PNRA remains on the Hedgeye Best Ideas list as a short.
The street currently expects the trends and issues Panera faced in 2Q13 to disappear by 4Q13, but we view this as highly unlikely. There is no quick-fix to these issues and we believe they will persist for a while. We address these issues below and highlight where our views differ from consensus.
More Fast Casual Options – NPD recently reported in its CREST industry tracking service that, for the 12 months ended in May, visits to fast casual restaurants grew +9% year-over-year and the number of fast casual units grew +7%. While it is unlikely that all the new units are those of direct competitors, this increase will hurt traffic trends on the margin as consumers have more options.
Not The Only Healthy Competition – Not only is Panera seeing more competition in the fast casual space, but also from QSR chains that are upgrading their menus. This, on the margin, is negative for Panera. These menu upgrades include items that are being competitively marketed as healthy eating options and are cheaper than PNRA’s core offerings, making them very attractive to consumers.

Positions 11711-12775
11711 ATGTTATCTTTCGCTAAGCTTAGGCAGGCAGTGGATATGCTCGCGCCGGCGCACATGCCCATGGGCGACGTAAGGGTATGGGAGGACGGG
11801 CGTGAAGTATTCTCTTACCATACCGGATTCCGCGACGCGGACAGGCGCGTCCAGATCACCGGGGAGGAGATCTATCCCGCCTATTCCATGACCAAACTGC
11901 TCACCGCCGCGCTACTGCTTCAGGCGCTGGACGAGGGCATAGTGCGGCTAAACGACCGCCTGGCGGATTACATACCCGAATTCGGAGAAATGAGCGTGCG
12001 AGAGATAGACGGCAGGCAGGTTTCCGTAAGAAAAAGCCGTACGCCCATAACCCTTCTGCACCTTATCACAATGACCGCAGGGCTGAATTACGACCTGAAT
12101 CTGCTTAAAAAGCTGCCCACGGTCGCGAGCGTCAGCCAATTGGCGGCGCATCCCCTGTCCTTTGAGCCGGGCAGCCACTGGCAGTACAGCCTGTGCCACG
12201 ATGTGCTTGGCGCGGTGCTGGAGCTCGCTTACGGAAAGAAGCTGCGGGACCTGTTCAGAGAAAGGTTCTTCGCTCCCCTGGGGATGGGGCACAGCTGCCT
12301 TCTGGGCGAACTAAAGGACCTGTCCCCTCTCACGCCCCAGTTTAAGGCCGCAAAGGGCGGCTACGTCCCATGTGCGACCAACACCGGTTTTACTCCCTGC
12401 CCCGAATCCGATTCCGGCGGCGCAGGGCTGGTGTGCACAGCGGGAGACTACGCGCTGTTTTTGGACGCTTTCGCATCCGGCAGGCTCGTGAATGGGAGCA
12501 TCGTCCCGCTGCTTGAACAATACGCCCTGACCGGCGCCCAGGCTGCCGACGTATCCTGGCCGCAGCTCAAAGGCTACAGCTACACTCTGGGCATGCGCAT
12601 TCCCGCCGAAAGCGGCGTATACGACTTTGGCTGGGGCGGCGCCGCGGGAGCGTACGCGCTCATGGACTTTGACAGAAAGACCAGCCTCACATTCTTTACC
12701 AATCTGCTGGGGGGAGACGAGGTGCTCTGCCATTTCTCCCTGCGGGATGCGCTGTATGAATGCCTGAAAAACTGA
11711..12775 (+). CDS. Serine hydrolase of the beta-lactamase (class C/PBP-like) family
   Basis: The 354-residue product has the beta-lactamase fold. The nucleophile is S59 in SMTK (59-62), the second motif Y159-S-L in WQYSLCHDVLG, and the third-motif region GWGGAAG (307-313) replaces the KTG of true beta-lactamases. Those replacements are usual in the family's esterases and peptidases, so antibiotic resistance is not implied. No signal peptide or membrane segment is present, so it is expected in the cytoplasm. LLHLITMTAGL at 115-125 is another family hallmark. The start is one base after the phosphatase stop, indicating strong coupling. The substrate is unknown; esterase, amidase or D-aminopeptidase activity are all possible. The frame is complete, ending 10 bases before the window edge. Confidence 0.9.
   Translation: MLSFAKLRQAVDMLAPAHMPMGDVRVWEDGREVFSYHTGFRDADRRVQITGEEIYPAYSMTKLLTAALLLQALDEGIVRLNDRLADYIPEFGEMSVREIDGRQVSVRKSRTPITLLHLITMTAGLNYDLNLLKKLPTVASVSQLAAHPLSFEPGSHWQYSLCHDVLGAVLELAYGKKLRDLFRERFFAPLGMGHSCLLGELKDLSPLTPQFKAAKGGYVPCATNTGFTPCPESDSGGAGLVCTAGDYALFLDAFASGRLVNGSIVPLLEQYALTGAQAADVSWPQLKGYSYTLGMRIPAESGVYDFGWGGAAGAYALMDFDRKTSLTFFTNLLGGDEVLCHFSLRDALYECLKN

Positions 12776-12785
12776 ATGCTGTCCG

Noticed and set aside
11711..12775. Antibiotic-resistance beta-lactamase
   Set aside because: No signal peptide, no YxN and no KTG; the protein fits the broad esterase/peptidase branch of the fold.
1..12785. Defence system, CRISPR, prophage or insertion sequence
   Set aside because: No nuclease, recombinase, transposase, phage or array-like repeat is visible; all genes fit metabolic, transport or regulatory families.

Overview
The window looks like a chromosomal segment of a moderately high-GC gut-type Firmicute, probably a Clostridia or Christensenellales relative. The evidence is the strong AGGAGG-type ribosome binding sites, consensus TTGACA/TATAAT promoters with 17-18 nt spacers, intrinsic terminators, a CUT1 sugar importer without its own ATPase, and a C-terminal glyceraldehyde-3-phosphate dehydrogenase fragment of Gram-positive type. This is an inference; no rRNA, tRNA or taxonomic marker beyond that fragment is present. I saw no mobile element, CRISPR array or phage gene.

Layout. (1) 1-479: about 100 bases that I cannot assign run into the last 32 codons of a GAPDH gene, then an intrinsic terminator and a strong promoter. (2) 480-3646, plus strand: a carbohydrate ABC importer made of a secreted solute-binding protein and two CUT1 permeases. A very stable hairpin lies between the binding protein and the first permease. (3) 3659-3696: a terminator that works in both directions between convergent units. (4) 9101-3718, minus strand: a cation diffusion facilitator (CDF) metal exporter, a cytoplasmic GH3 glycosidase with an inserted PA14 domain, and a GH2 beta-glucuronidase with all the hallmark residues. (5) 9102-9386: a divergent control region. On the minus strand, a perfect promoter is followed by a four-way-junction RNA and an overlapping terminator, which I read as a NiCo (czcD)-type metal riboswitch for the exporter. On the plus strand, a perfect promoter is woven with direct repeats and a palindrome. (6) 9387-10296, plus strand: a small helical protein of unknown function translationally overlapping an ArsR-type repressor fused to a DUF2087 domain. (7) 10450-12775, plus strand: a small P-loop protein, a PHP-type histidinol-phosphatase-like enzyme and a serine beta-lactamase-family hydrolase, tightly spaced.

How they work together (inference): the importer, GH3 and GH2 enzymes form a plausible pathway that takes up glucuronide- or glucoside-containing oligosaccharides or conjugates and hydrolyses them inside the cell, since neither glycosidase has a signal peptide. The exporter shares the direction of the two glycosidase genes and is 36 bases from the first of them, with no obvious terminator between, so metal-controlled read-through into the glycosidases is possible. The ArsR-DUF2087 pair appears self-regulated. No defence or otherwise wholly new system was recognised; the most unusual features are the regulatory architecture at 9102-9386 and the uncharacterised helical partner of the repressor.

No Pricing Power – With an average check in the $9-$10 range, PNRA has created a pricing umbrella for non-traditional competitors to take advantage of in order to capture incremental market share. We have seen this begin to play out, as a number of casual dining chains are now offering lower price points at lunch, typically in the $6-$7 range.
Operational – The company has publicly admitted to having a number of widespread operational issues, ranging from a lack of kitchen equipment to a lack of seating. Capacity issues have dampened lunch time transactions and management has struggled to drive peak hour throughput. Therefore, we believe the labor line favorability the company has seen lately will wane, as PNRA will have to invest increased labor in some of its cafes in 2H13. Our view, in this regard, is not widely shared. The consensus expectation is for labor costs to be flat as a percentage of sales in 4Q13, a feat that we view as very unlikely.
Panera’s Traffic Problem – We believe PNRA has been too aggressive in its pricing over the past five to six years. Panera’s pricing umbrella we referred to earlier has resulted in traffic declines for the past three quarters. While consensus is looking for a conservative -0.6% decline in 3Q13, a rebound to a +0.4% gain in 4Q13 is aggressive.
Still Loved By The Street – The aforementioned issues are manifesting themselves in the components of comparable sales growth, as PNRA traffic trends have been a point of weakness lately. At 9.8x EV/EBITDA, the stock currently trades at a discount to its QSR peer group trading at 14.x EV/EBITDA. We believe this discount is justified and expect PNRA to have another rough outing in 3Q13.